MEMPHIS, Tenn. — Local 24 News is talking hair, natural hair that to be exact. In 2013, the state of Tennessee passed a bill allowing free standing schools for natural hair care. Local 24 News reporter Brittani Moncrease takes a look at how that bill has helped others eight years later.
Braids, locs, twists, it's natural hair, meaning no chemicals. Those who need that hair care are finding more options in the state of Tennessee. All isn't lost in dream land.
“For me to be a refugee coming to this country and now standing on Germantown Parkway in front of my own salon," said Angelina Liom, Love is in the Hair CEO. “I’m literally living out my dreams.”
Love is in the Hair is a salon specializing in natural hair.
“It’s great to see Black women embrace their hair and try out tons of different styles,” said Liom.
The road to get here, started back in 2013. That's when Tennessee State Representative Antonio Parkinson successfully passed a bill allowing free standing schools for natural hair.
“These schools are filling that demand, but they could not fill that demand prior to because in order to get a license in natural hair or a license in manicuring or esthetics, you’d have to go to a full cosmetology school,” said Rep. Parkinson. “We were able to break it up to where you’re able to open up specialized schools.”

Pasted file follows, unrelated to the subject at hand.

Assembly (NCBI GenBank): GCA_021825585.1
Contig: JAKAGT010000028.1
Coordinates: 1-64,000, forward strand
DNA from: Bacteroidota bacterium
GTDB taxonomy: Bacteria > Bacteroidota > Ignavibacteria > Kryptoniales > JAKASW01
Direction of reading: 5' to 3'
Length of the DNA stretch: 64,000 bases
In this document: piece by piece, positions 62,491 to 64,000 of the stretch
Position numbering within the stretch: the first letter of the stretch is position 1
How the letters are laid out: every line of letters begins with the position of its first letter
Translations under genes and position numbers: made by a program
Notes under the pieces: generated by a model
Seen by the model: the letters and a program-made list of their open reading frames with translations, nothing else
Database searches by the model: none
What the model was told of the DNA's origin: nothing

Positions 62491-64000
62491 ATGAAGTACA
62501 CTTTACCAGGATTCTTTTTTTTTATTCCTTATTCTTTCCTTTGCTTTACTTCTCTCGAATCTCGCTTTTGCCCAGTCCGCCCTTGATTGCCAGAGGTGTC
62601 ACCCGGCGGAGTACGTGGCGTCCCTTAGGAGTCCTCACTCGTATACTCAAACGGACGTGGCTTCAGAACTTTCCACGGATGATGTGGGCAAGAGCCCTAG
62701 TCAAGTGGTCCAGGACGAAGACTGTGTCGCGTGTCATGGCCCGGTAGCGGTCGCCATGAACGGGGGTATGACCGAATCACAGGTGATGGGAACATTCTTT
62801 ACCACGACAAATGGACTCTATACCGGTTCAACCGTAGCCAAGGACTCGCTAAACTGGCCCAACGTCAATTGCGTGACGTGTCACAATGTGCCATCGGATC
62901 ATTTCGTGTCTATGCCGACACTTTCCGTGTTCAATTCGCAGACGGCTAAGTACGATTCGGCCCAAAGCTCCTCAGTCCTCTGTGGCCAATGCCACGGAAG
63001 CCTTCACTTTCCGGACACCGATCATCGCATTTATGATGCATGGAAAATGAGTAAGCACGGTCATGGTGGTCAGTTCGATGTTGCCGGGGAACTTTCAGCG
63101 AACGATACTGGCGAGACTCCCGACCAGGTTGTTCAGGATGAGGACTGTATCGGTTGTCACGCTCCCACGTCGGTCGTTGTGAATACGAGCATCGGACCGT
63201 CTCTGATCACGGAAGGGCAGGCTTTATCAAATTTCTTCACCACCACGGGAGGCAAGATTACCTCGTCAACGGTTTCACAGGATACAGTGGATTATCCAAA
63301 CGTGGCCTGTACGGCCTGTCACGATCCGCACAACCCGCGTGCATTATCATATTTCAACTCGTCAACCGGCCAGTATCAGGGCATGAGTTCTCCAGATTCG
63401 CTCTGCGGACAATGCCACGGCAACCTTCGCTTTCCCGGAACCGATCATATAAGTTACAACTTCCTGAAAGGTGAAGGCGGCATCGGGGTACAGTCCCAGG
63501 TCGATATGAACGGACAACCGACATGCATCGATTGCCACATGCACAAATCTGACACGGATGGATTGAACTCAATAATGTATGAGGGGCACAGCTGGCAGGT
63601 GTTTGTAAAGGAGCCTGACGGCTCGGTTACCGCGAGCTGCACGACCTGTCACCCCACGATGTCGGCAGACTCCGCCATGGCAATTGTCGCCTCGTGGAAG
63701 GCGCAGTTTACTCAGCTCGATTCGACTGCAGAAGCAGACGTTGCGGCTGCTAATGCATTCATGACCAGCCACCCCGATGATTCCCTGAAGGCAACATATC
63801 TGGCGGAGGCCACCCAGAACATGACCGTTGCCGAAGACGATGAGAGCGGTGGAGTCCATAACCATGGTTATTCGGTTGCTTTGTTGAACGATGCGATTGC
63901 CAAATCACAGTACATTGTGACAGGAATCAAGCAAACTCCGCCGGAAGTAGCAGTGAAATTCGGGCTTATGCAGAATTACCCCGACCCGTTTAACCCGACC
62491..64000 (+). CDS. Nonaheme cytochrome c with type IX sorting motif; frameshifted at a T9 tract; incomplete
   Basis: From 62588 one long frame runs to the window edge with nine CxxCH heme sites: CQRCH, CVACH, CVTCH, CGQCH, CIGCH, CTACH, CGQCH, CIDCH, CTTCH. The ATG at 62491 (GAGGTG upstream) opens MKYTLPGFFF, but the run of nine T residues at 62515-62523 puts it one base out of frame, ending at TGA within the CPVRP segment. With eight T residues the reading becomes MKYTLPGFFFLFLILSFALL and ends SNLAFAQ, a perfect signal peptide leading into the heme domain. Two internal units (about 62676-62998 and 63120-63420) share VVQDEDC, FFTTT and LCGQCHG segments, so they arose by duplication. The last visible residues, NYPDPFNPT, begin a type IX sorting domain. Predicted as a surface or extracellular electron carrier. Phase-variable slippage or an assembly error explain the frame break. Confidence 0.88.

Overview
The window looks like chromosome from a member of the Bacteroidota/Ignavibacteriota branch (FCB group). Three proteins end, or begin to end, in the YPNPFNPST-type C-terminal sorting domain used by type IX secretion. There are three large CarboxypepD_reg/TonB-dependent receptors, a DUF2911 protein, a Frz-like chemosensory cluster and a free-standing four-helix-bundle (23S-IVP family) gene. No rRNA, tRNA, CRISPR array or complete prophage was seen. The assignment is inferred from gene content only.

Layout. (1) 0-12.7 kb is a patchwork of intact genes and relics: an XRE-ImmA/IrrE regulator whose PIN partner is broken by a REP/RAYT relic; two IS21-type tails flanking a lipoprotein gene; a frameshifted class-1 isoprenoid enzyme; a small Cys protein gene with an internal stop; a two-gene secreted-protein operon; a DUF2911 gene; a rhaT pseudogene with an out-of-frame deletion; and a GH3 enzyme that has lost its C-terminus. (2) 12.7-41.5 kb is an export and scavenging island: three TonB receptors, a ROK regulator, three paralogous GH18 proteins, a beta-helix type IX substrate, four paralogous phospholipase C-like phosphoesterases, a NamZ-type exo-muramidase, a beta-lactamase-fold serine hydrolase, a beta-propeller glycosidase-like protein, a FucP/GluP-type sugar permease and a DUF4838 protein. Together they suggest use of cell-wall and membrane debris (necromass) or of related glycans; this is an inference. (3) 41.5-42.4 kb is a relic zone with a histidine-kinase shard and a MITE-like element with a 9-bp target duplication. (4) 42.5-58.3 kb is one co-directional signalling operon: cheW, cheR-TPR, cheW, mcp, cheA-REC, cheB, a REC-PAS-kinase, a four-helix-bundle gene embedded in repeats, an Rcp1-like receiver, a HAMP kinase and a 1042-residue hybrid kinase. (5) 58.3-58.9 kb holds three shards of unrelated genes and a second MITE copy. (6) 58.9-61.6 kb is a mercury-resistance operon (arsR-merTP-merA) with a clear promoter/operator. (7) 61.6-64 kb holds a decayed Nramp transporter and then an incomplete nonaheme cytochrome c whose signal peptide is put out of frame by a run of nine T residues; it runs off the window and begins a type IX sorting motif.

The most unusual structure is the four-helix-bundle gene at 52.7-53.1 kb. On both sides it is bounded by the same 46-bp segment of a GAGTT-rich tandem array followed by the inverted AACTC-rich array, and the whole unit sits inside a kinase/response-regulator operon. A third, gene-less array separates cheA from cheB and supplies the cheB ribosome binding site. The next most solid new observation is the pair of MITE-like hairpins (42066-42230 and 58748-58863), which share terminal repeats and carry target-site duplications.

Fast forward to 2016, Tamika Turner opened the Institute of Beauty. It's Bartlett's first natural hair licensing school.
“Since opening in 2016, we have graduated over 400 students which is unheard of in the beauty industry,” said Turner.
Liom was one of the first graduates finishing the curriculum and an apprenticeship at A Natural Affair salon.
“Our tuition is a fraction of the cost that it takes to go to full cosmetology school,” said Turner.
Plus, students are getting the focus on what is often ignored.
“Majority of the things you learn in cosmetology school, doesn’t necessarily cater to Black women at all,” said Liom.
From the teacher to the student, who is now a salon owner, the bill has shown progress.
“The bill did exactly what it said it would do,” said Turner.
“It honestly warms my soul,” said Rep. Parkinson.
April is officially known as Beauty, Barber, and Health Month.
“I’m excited about that because it makes me feel good that the capitol is showing appreciation to the beauties and barbers of our industry,” said Turner.
Liom's salon will open in mid-May.